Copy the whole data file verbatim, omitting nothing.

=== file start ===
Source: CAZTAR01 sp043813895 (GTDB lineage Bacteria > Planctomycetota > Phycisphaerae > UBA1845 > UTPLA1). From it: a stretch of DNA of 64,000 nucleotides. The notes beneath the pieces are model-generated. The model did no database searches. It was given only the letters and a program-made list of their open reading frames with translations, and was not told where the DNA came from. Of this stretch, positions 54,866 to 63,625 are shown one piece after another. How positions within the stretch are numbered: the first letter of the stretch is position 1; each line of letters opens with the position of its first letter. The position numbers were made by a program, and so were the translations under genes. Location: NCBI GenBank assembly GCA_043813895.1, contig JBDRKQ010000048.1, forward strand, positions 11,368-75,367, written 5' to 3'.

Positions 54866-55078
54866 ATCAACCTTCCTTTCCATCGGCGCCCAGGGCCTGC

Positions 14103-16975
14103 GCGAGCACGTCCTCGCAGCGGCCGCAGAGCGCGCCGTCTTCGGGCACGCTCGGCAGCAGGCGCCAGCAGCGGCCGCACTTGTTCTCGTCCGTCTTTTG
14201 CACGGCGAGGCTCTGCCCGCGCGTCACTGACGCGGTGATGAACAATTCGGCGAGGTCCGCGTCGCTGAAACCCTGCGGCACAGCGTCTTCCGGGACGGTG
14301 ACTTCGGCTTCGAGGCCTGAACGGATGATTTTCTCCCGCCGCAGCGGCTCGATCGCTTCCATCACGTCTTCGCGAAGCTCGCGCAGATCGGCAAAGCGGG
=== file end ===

Source: CAZTAR01 sp043813895 (GTDB lineage Bacteria > Planctomycetota > Phycisphaerae > UBA1845 > UTPLA1). From it: a stretch of DNA of 64,000 nucleotides. The notes beneath the pieces are model-generated. The model did no database searches. It was given only the letters and a program-made list of their open reading frames with translations, and was not told where the DNA came from. Of this stretch, positions 54,866 to 63,625 are shown one piece after another. How positions within the stretch are numbered: the first letter of the stretch is position 1; each line of letters opens with the position of its first letter. The position numbers were made by a program, and so were the translations under genes. Location: NCBI GenBank assembly GCA_043813895.1, contig JBDRKQ010000048.1, forward strand, positions 11,368-75,367, written 5' to 3'.

Positions 54866-55078
54866 ATCAACCTTCCTTTCCATCGGCGCCCAGGGCCTGC

Positions 14103-16975
14103 GCGAGCACGTCCTCGCAGCGGCCGCAGAGCGCGCCGTCTTCGGGCACGCTCGGCAGCAGGCGCCAGCAGCGGCCGCACTTGTTCTCGTCCGTCTTTTG
14201 CACGGCGAGGCTCTGCCCGCGCGTCACTGACGCGGTGATGAACAATTCGGCGAGGTCCGCGTCGCTGAAACCCTGCGGCACAGCGTCTTCCGGGACGGTG
14301 ACTTCGGCTTCGAGGCCTGAACGGATGATTTTCTCCCGCCGCAGCGGCTCGATCGCTTCCATCACGTCTTCGCGAAGCTCGCGCAGATCGGCAAAGCGGG